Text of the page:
<img height="1" width="1" style="display:none" src="https://www.facebook.com/tr?id=1289632567801214&amp;ev=PageView&amp;noscript=1">
New call-to-action

Police Hero or Dog Rescuer? Both!

We animal lovers know the feeling when your pet is sick and you feel helpless.  Well, imagine if your dog is struggling to breathe, desperately gasping for what could be his last breath while you're otherwise helplessly racing to get him to the vet!

One Texas woman didn’t have to imagine this horrific scenario — it actually happened to Carolina and her 13-year-old dog, Scrappy, who had recently been diagnosed with Laryngeal Paralysis.

She "put the pedal to the metal" and was stopped by a patrolling Dallas police officer, who by the way has a series of (crime) prevention tips on YouTube - a kindred spirit for us at Preventive Vet - anyway, he didn't miss a beat. He grabbed Scrappy and took both of them to the Animal ER, stat! Likely saving Scrappy’s life, and definitely saving Carolina quite a bit of distress and anxiety!

Read More

Topics: Dog Emergency, Dog Behavior, Dog Roar, Laryngeal Paralysis, My dog sounds hoarse, My dog is coughing, Larpar, Raspy breathing, Breathing problems, Respiratory problems, My dog is gagging often, Police Hero, Dog Rescuer

Laryngeal Paralysis in Dogs

Does your dog roar?  This may seem like a weird question, but the answer is actually quite important.

Of course, I’m not talking about an actual “roar” like a lion does. I’m talking about a loud, raspy breathing pattern, which may indicate a common condition, especially in older dogs, called Laryngeal Paralysis (“LP” or “LarPar” for short) - a very serious, but correctable condition.

Some common signs of LarPar include:

  • Change in bark (more hoarse sounding)
  • Loud, raspy breathing noise, especially when breathing in - see video example here.
  • More easily “winded,” even following mild exertion or exercise
  • Frequent coughing or gagging

In normal canine anatomy, there are two pieces of cartilage that cover and protect the airway (trachea) from food, water, and other “non-air” items gaining access. In this respect, these two pieces of cartilage, the arytenoid cartilages, function like French doors, actively opening (abducting) when the dog breathes in, while actively closing (adducting) during swallowing.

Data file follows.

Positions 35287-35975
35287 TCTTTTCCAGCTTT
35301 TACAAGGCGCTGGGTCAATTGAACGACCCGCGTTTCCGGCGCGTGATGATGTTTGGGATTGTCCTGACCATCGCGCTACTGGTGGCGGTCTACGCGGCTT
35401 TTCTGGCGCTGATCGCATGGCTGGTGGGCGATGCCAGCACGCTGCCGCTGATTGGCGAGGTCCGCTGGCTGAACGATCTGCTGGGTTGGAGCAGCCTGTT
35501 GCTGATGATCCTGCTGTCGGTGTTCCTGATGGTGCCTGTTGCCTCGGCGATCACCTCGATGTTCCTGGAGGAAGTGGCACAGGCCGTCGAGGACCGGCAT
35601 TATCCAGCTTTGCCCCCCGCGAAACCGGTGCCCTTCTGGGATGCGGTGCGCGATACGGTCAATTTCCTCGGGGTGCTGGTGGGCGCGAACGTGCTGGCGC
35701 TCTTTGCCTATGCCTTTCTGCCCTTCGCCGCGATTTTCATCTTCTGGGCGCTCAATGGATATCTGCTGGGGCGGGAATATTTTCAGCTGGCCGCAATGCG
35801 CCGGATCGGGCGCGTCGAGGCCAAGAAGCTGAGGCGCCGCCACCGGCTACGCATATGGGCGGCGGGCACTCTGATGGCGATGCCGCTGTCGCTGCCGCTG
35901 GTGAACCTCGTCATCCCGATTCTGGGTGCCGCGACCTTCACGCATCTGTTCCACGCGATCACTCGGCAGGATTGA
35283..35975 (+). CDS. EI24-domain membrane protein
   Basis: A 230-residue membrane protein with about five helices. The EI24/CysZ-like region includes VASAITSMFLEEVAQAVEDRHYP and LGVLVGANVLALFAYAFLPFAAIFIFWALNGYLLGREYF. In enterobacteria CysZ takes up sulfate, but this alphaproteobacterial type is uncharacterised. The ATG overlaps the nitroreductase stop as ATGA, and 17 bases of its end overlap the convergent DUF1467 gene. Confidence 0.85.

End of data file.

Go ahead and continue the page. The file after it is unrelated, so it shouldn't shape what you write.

In cases of Laryngeal Paralysis, one or both of the arytenoids fails to open fully during the breathing in (inspiratory) phase of respiration. This results in a much more narrow opening through which the dog can breathe - which, as you might suspect, is a serious problem. Which would you rather breathe through when snorkeling - a garden hose or a cocktail straw? You can think of dogs with LP constantly having to breathe through the straw.

Dogs with LP are at increased risk of a variety of conditions and complications, most notably:

Read More

Topics: Dog Behavior, Dog Tips, Dog Roar, Laryngeal Paralysis, My dog sounds hoarse, My dog is coughing, Larpar, Raspy breathing, Breathing problems, Respiratory problems, My dog is gagging often

Photo Credit: Preventive Vet

Please do not ask emergency or other specific medical questions about your pets in the blog comments. As an online informational resource, Preventive Vet is unable to and does not provide specific medical advice or counseling. A thorough physical exam, patient history, and an established veterinary-patient-client relationship is required to provide specific medical advice. If you are worried that your pet is having an emergency or if you have specific medical questions related to your pet’s current or chronic medical conditions, please contact or visit your veterinarian, an animal-specific poison control hotline, or your local emergency veterinary care center.

Please share your experiences and stories, your opinions and feedback about this blog, or what you've learned that you'd like to share with others.